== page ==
COCOA is an Earth Science-led grouping with world-class expertise in Climate, Ocean and Atmosphere research. The research occurs at length scales from the sub-molecular to the planetary and temporal scales from the nanosecond to billions of years and elucidates what happened in the past as a model for the future as well as understanding how the current planet works. The Centre has a simple remit to understand controls on the climate of the planet, and to advise on how to predict and mitigate the severe consequences of climate and environmental change. COCOA brings together excellent research in Climatic, Oceanic and Atmospheric sciences to increase the quality of our research outputs, collaborate and share resources, find and nurture new impact pathways, share best practice and facilitate the training and development of future researcher leaders.
Current research topics
COCOA strengths are presently in Greenhouse gas monitoring and carbon cycle modelling, Paleoecology and biotic responses to climate change, oceanic chemistry and its interaction with global environmental change, air pollution, planetary albedo change owing to aerosol and atmospheric climate change associated with it, and the understanding of past and present day wildfires.
At Royal Holloway, our research facilities include the clean labs and associated Neptune mass-spectrometer, a suite of instruments for measuring atmospheric gases including methane, ethane, NOx, and solar radiation. We have laboratories for planetology with associated SEM, cold labs for the generation of large tanks of sea ice, and laboratories of simulation of desert soils for calibration of Earth Observing satellites. We also have excellent computing facilities for modelling studies. The centre also has a mobile atmospheric chemistry laboratory, an automated car. Members of the centre are also heavy users of synchrotron radiation and (inter)national facilities, in x-ray, neutron and laser science.
COCOA has strong partnerships and relationships. Examples include:
- National Physical Laboratory (NPL) – shared PhD students, with and without NERC funding, and applications to ESA for the calibration of Earth Observing satellites using ground targets.
- Rutherford Appleton Laboratory (RAL) – shared PhD students and NERC/STFC funding developing new techniques in photon and neutron science for calculating the radiative cooling of the Earth by aerosol.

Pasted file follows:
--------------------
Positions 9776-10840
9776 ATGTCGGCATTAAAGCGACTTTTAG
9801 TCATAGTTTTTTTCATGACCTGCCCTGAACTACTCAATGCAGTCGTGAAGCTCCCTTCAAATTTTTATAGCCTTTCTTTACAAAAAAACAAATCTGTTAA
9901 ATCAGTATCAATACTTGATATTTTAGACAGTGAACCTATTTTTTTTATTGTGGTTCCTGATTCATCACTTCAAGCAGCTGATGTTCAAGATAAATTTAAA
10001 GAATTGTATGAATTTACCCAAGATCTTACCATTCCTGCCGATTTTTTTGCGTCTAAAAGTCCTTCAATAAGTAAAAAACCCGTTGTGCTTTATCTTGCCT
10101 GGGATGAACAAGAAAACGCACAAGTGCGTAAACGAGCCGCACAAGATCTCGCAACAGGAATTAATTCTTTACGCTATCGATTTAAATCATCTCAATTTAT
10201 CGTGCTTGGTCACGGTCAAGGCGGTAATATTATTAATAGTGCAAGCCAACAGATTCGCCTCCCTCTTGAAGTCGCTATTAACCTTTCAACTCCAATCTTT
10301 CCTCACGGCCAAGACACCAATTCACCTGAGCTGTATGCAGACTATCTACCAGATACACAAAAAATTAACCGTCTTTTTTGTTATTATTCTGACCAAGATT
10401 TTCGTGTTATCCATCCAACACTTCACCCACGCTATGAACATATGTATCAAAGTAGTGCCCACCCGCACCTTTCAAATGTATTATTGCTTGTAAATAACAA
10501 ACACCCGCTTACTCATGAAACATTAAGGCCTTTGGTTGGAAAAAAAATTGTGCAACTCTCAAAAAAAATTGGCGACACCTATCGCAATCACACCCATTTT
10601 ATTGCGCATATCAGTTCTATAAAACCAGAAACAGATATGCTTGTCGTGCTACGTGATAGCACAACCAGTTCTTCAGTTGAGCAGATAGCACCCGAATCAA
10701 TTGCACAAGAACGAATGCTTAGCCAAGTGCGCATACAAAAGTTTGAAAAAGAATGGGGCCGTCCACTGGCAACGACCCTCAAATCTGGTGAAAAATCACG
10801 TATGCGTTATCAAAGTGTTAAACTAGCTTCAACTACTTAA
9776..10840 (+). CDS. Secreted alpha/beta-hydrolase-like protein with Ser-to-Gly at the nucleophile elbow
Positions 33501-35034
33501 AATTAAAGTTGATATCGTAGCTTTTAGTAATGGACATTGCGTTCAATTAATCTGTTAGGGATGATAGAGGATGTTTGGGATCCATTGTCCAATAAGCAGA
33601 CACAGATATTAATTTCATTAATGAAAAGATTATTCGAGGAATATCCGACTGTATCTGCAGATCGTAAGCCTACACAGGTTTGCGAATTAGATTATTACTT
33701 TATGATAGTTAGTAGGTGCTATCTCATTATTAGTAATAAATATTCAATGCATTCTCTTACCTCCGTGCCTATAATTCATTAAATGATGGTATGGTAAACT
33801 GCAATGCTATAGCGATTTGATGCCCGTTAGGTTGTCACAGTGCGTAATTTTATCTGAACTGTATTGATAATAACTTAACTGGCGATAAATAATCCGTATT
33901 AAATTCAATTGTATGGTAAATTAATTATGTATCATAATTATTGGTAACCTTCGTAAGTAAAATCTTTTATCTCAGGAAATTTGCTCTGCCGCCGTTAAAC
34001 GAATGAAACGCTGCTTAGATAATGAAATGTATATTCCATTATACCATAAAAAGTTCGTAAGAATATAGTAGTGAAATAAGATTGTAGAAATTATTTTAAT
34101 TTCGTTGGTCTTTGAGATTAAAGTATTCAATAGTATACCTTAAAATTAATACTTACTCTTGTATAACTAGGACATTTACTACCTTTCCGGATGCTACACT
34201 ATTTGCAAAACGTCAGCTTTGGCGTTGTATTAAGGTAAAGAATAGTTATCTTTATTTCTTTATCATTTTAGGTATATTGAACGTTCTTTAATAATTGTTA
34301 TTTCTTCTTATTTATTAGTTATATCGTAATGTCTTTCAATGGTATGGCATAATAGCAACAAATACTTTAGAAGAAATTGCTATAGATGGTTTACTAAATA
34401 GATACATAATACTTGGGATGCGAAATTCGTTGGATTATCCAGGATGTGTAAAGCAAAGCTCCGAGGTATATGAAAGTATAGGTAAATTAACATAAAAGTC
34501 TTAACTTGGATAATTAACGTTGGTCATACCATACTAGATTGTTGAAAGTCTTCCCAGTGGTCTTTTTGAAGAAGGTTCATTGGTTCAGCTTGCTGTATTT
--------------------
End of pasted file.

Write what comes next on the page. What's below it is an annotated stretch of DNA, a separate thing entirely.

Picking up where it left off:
- British Antarctic Survey (BAS) – Multiple links focusing around Aerosol and Greenhouse gas monitoring in the southern ocean and Antarctica, with shared postdoctoral researchers and PhD students and joint NERC projects on methane measurement in Antarctica and on the new research ship RRS Sir David Attenborough.
- United Nations (UN) Methane Science Advisory panel and Global Atmospheric Watch for the Clean Air Consortium,
- British Geological Survey (BGS) and BEIS – joint projects related to environmental impacts of hydraulic fracturing.
- Met Office – joint NERC research grants into the effect of aerosol on modern climate change.
- Forest Research – Shared use of greenhouse gas monitoring tower for atmospheric chemistry experiments.
- Through our NERC ARIES DTP – 4 partner HEIs (UEA, Kent, Essex, Plymouth) and access to facilities at ~30 research organisations (e.g. BAS, John Innes Institute, PML, CEH, Met Office).
- UK Centre for Ecology and Hydrology (CEH), Wallingford – Impacts of climate change on water quality.
- UK Global Methane consortium – 14 partners including a dozen universities, British Antarctic Survey and Centre for Ecology and Hydrology is led by Members of COCOA.
- European Union’s MEMO2 infrastructure for mobile methane measurement.
- Natural History Museum, London (NHM) – shared research students and research collaboration.
Our research receives funding from the Natural Environmental Research Council (NERC), The Leverhulme Trust, the Science Technology and Facility Research Council (STFC), United Nations, and UK HM Government BEIS, and SMEs.
Besides the academic staff members listed below, CeDESS has a large community of PhD and postdoctoral researchers and research students. By organising specialist discussion meetings and research training events, we aim to build an inclusive and collaborative community with shared research interests.